Nature of Allowable Collaborations

Question 18: Can we include disease/condition/other experts in our application? Is it acceptable to have a consultant or consultants whose expertise is complementary to that of the principal investigator (PI)--for instance, a disease/treatment expert for a PI with expertise in dissemination, or in dissemination for a PI who is an expert in the disease/treatment? Are there any requirements for how such experts' roles are defined or reimbursed? Should they be engaged as consultants or collaborators with a percentage effort?

Answer 18: There are no restrictions on the use or roles of experts beyond what is stated in the FOA under Eligibility Information. The nature and extent of their planned involvement, as well as advice from your institution's sponsored programs office, are the best determinants of how you choose to engage them.

Question 19: Can AHRQ share the names of applicants who have expressed an interest in this FOA so that contacts and potential collaborations be explored?

Answer 19: AHRQ cannot share information about the parties who have expressed an interest in this FOA or who have stated an intent to apply for it.

Target(s) for Adaptation and Dissemination Efforts

Question 20: Are there any limits on the geographic scope of the planned activities under this FOA?

Answer 20: No, the geographic scope can be narrow or broad as long as it is defended and justified appropriately within the overall application.

Question 21: Are the priority populations of interest limited in any way?

Answer 21: Within the requirements of the FOA, applicants have wide latitude in defining their targeted audience(s), whether they be patients, clinicians, or policymakers.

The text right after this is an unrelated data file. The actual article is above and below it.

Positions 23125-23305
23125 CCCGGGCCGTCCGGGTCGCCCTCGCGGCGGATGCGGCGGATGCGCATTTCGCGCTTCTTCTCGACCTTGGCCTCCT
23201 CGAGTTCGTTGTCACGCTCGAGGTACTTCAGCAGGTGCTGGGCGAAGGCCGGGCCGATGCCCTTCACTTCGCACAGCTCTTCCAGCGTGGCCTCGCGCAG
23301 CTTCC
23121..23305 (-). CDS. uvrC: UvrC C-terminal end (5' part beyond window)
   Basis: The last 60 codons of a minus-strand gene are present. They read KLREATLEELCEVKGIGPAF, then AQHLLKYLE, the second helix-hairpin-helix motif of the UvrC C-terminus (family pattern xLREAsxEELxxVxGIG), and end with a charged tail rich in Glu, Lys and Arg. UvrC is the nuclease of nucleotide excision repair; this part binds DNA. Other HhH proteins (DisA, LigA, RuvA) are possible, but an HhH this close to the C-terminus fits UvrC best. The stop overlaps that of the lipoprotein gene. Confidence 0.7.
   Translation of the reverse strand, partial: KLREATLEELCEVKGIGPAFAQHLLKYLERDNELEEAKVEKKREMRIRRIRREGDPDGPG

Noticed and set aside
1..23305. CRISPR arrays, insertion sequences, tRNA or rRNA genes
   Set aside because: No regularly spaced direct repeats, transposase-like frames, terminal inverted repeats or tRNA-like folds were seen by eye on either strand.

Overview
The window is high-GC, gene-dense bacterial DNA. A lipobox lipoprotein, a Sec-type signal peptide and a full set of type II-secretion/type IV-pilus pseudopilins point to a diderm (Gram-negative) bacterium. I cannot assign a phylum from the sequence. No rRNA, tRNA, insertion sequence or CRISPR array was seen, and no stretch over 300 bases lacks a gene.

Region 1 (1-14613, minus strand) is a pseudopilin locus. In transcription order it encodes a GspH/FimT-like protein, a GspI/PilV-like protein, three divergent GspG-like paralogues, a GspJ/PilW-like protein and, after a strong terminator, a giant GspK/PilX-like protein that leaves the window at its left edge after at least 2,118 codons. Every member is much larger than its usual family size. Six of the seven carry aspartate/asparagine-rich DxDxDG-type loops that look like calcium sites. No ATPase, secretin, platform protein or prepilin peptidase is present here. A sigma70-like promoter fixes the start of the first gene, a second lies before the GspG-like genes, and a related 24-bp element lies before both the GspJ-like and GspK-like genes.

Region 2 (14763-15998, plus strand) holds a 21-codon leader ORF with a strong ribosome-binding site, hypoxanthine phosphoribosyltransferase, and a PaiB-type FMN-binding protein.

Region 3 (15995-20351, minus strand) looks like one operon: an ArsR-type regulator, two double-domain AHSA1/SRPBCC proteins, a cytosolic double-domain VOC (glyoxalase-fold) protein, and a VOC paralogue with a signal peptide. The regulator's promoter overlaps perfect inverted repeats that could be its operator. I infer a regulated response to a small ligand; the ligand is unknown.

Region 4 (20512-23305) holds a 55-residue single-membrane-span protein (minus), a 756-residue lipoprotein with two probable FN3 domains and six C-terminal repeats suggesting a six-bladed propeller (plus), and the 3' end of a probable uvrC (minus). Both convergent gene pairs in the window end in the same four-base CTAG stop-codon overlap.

Question 22: Is adaptation of CER products to Native American populations of interest?

Answer 22: Adaptation for Native American populations is of potential interest.

Eligibility Questions

Question 23: Is my organization able to apply?

Answer 23: The FOA states that the following organizations/institutions are eligible to apply. Consistent with the purposes of the American Recovery and Reinvestment Act (ARRA) (in particular, to preserve and create jobs and promote economic recovery in the United States and to provide investments needed to increase economic efficiency by spurring technological advances in science and health), applicants must be a domestic (U.S.) institution/organization of one of the types listed below. The U.S. institution/organization must be located in the 50 States, or in the territories and possessions of the United States, Commonwealth of Puerto Rico, Trust Territory of the Pacific Islands, or District of Columbia. Foreign organizations/institutions are not permitted as the applicant organization.

You may submit an application(s) if your institution/organization has any of the following characteristics:

  • Public or nonprofit private institution, such as a university, college, or a faith-based or community-based organization.
  • Units of local or State government.
  • Eligible agencies of the Federal Government.
  • Indian/Native American Tribal Government (federally recognized).
  • Indian/Native American Tribal Government (other than federally recognized).
  • Indian/Native American Tribally Designated Organizations.

Current AHRQ contractors or grantees are eligible to apply.

AHRQ's authorizing legislation does not allow for-profit organizations to be eligible to lead applications under this research mechanism; thus for the purpose of this FOA, AHRQ will make grants only to nonprofit organizations. For-profit organizations may participate in projects as members of consortia or as subcontractors only. Because the purpose of this program is to improve health care in the United States, foreign institutions may participate in projects as members of consortia or as subcontractors only. Applications submitted by for-profit organizations or foreign institutions will not be reviewed. Organizations described in section 501(c) 4 of the Internal Revenue Code that engage in lobbying are not eligible.

Question 24: Is a nonprofit 501c 6 professional association eligible to apply if it has a government affairs department that engages in lobbying on behalf of the association, but which does so as a separate cost center that does not use Federal funds for any lobbying activities? Can ARRA funds be used for projects by the portion of the organization that does not engage in lobbying in any way?